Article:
Adolph von Menzel
Adolph von Menzel Gallery
His father was the headmaster of a school for girls, and intended to educate his son as a professor; but he would not thwart his taste for art. Left an orphan in 1832, Menzel had to maintain his family. In 1833 Sachse of Berlin published his first work, an album of pen-and-ink drawings reproduced on stone, to illustrate Goethe's little poem, Kunstlers Erdenwallen. He executed lithographs in the same manner to illustrate Denkw??rdigkeiten aus der brandenburgisch-preussischen Geschichte; The Five Senses and The Prayer, as well as diplomas for various corporations and societies.
From 1839 to 1842 he produced 400 drawings, largely introducing to Germany the technique of wood engraving, to illustrate the Geschichte Friedrichs des Grossen (History of Frederick the Great) by Franz Kugler. He subsequently brought out Friedrichs der Grossen Armee in ihrer Uniformirung (The Uniforms of the Army under Frederick the Great), Soldaten Friedrichs der Grossen (The Soldiers of Frederick the Great); and finally, by order of the king Frederick William IV, he illustrated the works of Frederick the Great, Illustrationen zu den Werken Friedricks des Grossen (1843-1849).
By these works Menzel established his claim to be considered one of the first, if not actually the first, of the illustrators of his day in his own line.
Pencil drawing by Menzel, 1891.Meanwhile Menzel had set himself to study unaided the art of painting, and he soon produced a great number and variety of pictures, always showing keen observation and honest workmanship in subjects dealing with the life and achievements of Frederick the Great, and scenes of everyday life, such as In the Tuileries, The Ball Supper, and At Confession. Among the most important of these works are The Forge (1875) and The Market-place at Verona. Invited to paint The Coronation of William I at Koenigsberg, he produced an exact representation of the ceremony without regard to the traditions of official painting.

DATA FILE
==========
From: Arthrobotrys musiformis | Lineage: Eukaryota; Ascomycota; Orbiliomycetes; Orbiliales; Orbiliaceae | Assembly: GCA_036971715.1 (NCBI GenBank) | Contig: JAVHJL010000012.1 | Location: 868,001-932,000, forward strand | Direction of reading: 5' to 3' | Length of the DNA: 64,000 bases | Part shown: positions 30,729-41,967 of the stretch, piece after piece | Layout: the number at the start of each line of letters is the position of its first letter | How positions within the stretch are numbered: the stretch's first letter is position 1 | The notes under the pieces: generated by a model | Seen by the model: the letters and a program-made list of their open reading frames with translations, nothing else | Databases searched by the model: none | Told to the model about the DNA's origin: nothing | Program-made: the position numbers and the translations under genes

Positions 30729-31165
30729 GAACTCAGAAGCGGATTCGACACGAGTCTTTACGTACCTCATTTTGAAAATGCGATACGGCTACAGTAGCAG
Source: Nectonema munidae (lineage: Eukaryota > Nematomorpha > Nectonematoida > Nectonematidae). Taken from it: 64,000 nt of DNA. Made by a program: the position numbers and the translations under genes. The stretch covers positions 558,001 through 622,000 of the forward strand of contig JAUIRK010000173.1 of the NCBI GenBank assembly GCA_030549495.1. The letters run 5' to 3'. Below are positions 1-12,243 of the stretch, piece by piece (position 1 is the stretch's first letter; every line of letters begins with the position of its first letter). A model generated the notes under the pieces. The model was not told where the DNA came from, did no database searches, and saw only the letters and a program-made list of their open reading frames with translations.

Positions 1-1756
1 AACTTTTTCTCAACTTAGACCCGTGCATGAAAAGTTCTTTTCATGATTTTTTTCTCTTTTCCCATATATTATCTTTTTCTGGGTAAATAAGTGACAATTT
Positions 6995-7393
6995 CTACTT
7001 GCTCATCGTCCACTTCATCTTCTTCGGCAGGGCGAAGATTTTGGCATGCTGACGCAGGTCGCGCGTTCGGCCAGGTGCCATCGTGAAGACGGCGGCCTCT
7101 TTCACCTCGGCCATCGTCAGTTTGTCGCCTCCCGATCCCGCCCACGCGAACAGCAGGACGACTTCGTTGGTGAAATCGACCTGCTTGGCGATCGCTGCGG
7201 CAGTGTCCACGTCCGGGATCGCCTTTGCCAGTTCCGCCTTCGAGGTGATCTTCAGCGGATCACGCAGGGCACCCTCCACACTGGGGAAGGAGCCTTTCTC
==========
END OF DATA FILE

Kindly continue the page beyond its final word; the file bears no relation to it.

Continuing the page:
In Germany he received many honors, and was the first painter to be given the Order of the Black Eagle in 1898 which included a title of nobility, becoming von Menzel. Related Paintings of Adolph von Menzel :. | Sister Emily Sleeping | The Berlin-Potsdam Railway | Fronleichnamsprozession in Hofgastein | Im Opernhaus | Bauplatz mit Weiden |
Related Artists:Paolo Veneziano
Italian Byzantine Style Painter, active 1333-ca.1360TOMMASO DA MODENA
Italian Painter, ca.1325-1379Robert Cleveley
British, 1747-1809,was an English maritime painter. His father and twin brother (John Cleveley the Elder, c.1712?C1777, and John Cleveley the Younger, 1747?C1786) were also artists, with John the Younger (and possibly Robert too, to judge from his style) gaining some training in watercolours from Paul Sandby, previously a teacher at the Royal Military Academy, Woolwich. John the Elder had tried and failed to make a living in working in a dockyard, and so did Robert, as a caulker. However, mocked by other dockyard workers for wearing gloves whilst working, John did not enjoy his time there, giving it up and in 1770 volunteering for the navy as a clerk. His first service as a clerk was briefly under Captain William Locker (who acted as patron to artists probably known to John the Elder), then soon afterwards under Captain George Vandeput on his voyage in the Asia to the West Indies and North America, during which time Vandeput became a lifelong friend. The Asia returned in 1777, and from then to the end of his life Robert followed a double career as purser on board various ships stationed in the Home Fleet (though most probably exercising his functions through a deputy for some or all of the time) and as a marine painter. This meant he could exhibit his works as "Robert Cleveley of the Royal Navy". First exhibiting at the Royal Academy in 1780, his specialism was naval battles (though he also produced pictures of royal naval occasions, such as his "View of the Fleet at Spithead Saluting George III at his Review in 1793", now at the National Maritime Museum) and many of his works were reproduced as engravings. Like his brother John, he also exploited their brother James' presence as a carpenter on Captain Cook's third voyage to gain access to art produced on the voyage and to produce art to cash in on the popular demand for South Sea images (eg a 1789 print of A view of Botany Bay). He did, however, still make occasional voyages with Vandeput, such as when he served as eassistant to the clerk of the kitchene in the royal entourage when the royal yacht Princess Augusta (under Vandeput) took Prince William Henry, later Duke of Clarence, to Hanover in July and August 1783.